Goshen Criminal Defense and Civil Rights Lawyers Fight Illegal Searches and Seizures
When are the police allowed to search you or your property? Many people don’t know the answer to this question, and they find themselves arrested and on trial, not knowing that the evidence being used against them was illegally seized. When it comes to searches and seizures, you have rights guaranteed to you by the Constitution, and the civil rights attorneys at Dupée & Monroe, P.C. will fight to make sure that you receive a fair trial and that any civil rights violations are properly addressed and remedied.
The Warrant Requirement for Searches and Exceptions for Warrantless Searches
Although the general rule is that a warrant is required to conduct a search, the U.S. Supreme Court has upheld a number of exceptions to the warrant requirement, including the following:
Search Incident to a Lawful Arrest – When the police arrest you, they may search your person and the areas within your reach.
Plain View – If police are lawfully on the premises, they may seize any potential evidence that is in plain view.
Automobile – If police have probable cause to believe evidence may be in the car, they can search without a warrant because otherwise the car may be gone by the time they get one.
Hot Pursuit and Emergencies – Police may enter the premises while chasing a suspect, and they may seize evidence found there. They may also conduct a warrantless search for evidence that could dissipate or be destroyed before a warrant could be obtained.
Consent – There is nothing to prevent the police from asking you if they may search you, your bags, your car, etc., even if they have no warrant or even probable cause. If you agree to let them search, their search is lawful. Make sure to distinguish when police are telling you they are going to search versus when they are asking your permission. You are well within your rights to refuse to give your consent to a search.
Stop and Frisk
Since 1966, the U.S. Supreme Court has upheld the right of police officers to briefly stop a suspicious person on the street to determine if the person is connected with criminal activity. If the police suspect the person may be armed, they are allowed to “frisk” the person for weapons. This frisk, which is really a search, is limited to a pat-down of the person’s outer clothing and is limited to a search for weapons. However, it is possible that what occurs during a “stop, question and frisk” will give the police the probable cause they need to make a warrantless arrest, in which case they could conduct a full warrantless search of the person and the area within his or her “wingspan” as a search incident to a lawful arrest.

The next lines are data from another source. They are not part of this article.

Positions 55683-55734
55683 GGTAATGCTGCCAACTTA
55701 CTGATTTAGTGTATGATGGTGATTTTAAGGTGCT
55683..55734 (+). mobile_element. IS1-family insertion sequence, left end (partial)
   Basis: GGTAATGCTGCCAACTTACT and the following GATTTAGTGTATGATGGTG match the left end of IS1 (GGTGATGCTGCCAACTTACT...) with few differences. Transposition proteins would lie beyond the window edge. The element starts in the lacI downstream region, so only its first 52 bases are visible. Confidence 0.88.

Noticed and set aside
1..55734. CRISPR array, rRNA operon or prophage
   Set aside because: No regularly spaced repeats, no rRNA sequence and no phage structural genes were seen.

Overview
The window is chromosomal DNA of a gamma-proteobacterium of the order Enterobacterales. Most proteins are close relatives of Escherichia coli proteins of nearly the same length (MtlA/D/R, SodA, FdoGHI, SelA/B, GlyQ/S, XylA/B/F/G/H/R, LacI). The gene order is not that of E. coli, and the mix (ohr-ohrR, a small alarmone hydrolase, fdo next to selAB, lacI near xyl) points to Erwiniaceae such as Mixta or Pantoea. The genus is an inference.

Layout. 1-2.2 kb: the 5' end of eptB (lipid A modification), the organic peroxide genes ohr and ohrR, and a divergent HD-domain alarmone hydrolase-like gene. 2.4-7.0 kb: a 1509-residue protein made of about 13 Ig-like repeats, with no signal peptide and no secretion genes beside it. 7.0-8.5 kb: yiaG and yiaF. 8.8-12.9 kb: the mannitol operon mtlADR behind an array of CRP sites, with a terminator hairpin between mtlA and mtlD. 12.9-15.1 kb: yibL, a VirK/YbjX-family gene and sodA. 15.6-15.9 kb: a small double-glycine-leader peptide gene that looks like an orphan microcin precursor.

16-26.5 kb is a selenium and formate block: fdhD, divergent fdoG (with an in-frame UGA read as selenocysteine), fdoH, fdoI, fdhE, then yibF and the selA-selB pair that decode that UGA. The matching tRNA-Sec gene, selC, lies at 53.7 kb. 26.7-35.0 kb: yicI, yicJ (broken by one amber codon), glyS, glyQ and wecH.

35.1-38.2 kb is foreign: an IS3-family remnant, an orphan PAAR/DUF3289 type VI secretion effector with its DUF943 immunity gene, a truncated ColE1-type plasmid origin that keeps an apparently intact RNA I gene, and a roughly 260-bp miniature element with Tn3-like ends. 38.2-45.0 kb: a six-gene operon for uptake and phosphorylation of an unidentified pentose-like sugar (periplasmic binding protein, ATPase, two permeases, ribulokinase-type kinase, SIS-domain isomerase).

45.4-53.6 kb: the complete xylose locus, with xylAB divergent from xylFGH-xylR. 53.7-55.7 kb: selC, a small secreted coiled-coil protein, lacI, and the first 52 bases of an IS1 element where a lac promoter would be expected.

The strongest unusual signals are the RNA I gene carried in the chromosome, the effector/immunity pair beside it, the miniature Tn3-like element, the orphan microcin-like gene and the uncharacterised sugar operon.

Contact Experienced New York Lawyers to Fight Your Illegal Search
New York City’s stop and frisk policy has been under fire in both state and federal court for racial profiling and for the way the NYPD uses the information they collect during a stop. Whether you have been stopped and frisked or subjected to a warrantless search that led to your arrest, it is important that you have the entire circumstances reviewed by an experienced attorney. At Dupée & Monroe, P.C., our lawyers provide aggressive and effective criminal defense and also represent people in civil court when their civil rights have been violated. Contact our office in Goshen to arrange a consultation with one of our experienced New York criminal defense and civil rights lawyers.